News of an invasive hornet found this week in the southern United States wasn’t entirely surprising to Dr. Gard Otis, University of Guelph professor emeritus in the School of Environmental Sciences.

In a review article this spring in the journal Frontiers in Insect Science, Otis and co-authors said it was “highly probable” the yellow-legged hornet would end up in North America. Originally from Asia, the insect had already invaded Europe.

Dr. Gard Otis

The yellow-legged hornet was found early this month in Savannah, Georgia, the first time the non-native species has been spotted in the U.S.

Beekeepers and regulatory authorities in the state say the honeybee predator, also called the “bee hawk,” threatens agriculture, honey production and native pollinators. Although the hornet can be dangerous for humans, authorities are most concerned about Georgia’s bee population and have asked people to report sightings to the state’s agriculture department.

In their review of hornet invasions, the scientists said the most serious earlier European colonization was by a mated queen of the species. “The most likely regions to become invaded, based on climate and volumes of commercial transoceanic shipping, are southeastern U.S. and southeastern Australia,” they wrote.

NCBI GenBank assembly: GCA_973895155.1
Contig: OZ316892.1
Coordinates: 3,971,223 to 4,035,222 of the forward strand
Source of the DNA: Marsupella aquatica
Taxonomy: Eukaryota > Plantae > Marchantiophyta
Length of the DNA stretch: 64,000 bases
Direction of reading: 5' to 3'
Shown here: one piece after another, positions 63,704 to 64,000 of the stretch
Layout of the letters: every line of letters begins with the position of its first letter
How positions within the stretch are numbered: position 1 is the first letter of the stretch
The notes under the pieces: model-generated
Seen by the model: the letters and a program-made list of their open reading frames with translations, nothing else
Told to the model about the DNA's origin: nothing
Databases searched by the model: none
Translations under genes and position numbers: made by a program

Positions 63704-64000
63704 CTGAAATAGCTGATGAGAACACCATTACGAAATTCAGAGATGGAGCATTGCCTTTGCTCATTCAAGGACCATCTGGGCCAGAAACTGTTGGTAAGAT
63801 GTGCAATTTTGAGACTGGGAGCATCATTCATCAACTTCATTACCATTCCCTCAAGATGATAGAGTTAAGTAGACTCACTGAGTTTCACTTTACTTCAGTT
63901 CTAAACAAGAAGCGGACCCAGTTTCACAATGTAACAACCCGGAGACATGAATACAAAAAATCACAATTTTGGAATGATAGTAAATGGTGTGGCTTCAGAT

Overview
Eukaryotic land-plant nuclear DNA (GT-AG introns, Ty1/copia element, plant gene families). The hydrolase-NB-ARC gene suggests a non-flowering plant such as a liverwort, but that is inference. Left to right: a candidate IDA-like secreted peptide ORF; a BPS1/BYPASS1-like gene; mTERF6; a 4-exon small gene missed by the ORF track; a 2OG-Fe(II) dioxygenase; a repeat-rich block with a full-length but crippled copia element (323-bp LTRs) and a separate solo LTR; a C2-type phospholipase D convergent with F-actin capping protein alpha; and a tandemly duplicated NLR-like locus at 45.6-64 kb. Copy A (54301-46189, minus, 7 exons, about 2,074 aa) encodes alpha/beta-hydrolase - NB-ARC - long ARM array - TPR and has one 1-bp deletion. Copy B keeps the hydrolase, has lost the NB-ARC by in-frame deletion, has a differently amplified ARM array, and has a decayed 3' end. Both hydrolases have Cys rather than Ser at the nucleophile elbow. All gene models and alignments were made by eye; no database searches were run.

“At this time of year, the hornets discovered in Savannah, Georgia, would almost certainly be workers from a nest established by a queen that likely arrived accidentally in cargo shipped to Savannah last winter,” Otis said. “The hope of regulatory agencies is that they can locate and destroy any nests before they begin to produce new queens.”

He said climate modelling has indicated that the Pacific Northwest, including coastal British Columbia, is also suitable for this exotic hornet’s survival. Otis said the predator is much less likely to survive if it were to reach Southern Ontario.

“We are not happy that Vespa velutina has colonized the U.S.,” he said, adding “it was rather serendipitous that our review of the invasion potential of hornets was published only a few months prior to the detection of the hornets.”

A long-time expert on behavioural ecology and apiculture in the Ontario Agricultural College, Otis is an adjunct researcher in the Institute of Bee Health at the University of Bern in Switzerland.

He is available for interviews.


Dr. Gard Otis